Guiney and Boston College
The Society of Jesus, a Catholic religious order, was founded by Ignatius of Loyola in 1540. Ignatius encouraged his followers, known as Jesuits, to “find God in all things,” and to dedicate themselves to the “greater glory of God” and good of all humanity. The Jesuits founded educational institutions throughout the world, including Boston College.
Guiney was first introduced to the Society of Jesus as a young child. She attended Mass with her family at the Church of the Immaculate Conception, the church affiliated with the Jesuits and Boston College in Boston’s South End. She regarded a number of Jesuit priests as not only spiritual leaders but friends. She corresponded with Boston College president, Robert Fulton, SJ, and collaborated with other Jesuits on writing projects.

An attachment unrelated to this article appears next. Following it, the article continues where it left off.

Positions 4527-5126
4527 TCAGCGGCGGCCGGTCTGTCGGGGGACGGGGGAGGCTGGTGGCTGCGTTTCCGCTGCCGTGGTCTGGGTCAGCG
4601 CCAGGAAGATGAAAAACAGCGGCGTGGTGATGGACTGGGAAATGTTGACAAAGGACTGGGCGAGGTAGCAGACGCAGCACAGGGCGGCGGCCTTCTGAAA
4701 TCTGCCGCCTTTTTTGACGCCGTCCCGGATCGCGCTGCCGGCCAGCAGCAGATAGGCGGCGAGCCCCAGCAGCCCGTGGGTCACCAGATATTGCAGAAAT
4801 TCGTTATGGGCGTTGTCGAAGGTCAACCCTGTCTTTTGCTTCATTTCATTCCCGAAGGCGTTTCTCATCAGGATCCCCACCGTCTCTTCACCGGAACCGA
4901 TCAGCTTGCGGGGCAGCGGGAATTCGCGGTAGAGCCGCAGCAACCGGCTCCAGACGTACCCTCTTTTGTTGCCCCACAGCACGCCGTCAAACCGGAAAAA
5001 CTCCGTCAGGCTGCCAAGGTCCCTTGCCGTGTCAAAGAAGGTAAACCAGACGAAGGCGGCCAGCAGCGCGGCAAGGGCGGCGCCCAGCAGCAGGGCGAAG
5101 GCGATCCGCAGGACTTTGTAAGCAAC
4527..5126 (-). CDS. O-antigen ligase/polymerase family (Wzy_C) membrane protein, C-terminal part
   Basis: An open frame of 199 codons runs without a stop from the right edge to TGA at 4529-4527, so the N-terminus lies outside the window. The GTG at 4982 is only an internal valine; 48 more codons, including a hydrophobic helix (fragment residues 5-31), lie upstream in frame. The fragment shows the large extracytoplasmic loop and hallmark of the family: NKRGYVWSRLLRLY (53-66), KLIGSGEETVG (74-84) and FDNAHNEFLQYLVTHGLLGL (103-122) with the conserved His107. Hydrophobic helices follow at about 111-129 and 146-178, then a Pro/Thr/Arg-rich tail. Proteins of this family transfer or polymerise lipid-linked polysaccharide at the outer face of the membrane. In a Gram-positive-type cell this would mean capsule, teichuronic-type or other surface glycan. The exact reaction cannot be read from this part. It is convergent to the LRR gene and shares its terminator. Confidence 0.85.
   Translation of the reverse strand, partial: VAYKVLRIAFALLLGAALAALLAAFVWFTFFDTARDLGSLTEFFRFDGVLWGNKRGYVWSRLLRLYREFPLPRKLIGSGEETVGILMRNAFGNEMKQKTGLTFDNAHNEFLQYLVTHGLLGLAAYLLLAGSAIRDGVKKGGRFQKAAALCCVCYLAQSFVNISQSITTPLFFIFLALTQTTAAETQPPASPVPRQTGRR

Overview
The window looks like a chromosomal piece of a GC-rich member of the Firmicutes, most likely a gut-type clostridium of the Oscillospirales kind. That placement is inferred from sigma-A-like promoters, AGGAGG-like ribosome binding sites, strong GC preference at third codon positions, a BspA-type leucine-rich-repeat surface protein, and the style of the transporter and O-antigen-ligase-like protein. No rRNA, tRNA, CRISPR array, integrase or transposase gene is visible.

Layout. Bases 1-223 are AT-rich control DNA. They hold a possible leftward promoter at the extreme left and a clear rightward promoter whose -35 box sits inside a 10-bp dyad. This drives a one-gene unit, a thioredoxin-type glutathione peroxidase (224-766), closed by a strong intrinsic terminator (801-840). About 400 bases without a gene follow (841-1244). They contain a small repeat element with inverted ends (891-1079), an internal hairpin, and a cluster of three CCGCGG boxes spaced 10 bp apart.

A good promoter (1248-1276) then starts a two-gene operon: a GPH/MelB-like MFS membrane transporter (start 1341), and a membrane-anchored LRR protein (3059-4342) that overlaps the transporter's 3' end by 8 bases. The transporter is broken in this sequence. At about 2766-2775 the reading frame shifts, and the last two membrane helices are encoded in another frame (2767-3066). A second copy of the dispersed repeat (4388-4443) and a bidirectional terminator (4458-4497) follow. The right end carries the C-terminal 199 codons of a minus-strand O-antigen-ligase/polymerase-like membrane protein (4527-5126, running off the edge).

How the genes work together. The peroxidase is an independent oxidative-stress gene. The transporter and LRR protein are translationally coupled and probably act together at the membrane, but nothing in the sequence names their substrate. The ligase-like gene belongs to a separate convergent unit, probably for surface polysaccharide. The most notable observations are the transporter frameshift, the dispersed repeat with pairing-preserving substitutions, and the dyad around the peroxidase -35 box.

Boston College Jesuits
The Church of the Immaculate Conception welcomed local families such as the Guineys. In his letters, Boston College president, Robert Fulton, SJ, called Guiney’s mother a heroine for the volunteer work she did for the church. He offered more nuanced praise for Guiney’s books: “I like everything about your prose: I like only somethings [sic] in your poetry.”
Stained Glass Window
By the time Guiney died in 1920, Boston College had outgrown its urban setting and moved to Chestnut Hill. A master plan for the campus was designed by the Boston architectural firm Maginnis and Walsh, which favored the neo-Gothic style championed by Ralph Adams Cram. Guiney counted Cram and then Boston College president Thomas Gasson, SJ, among her friends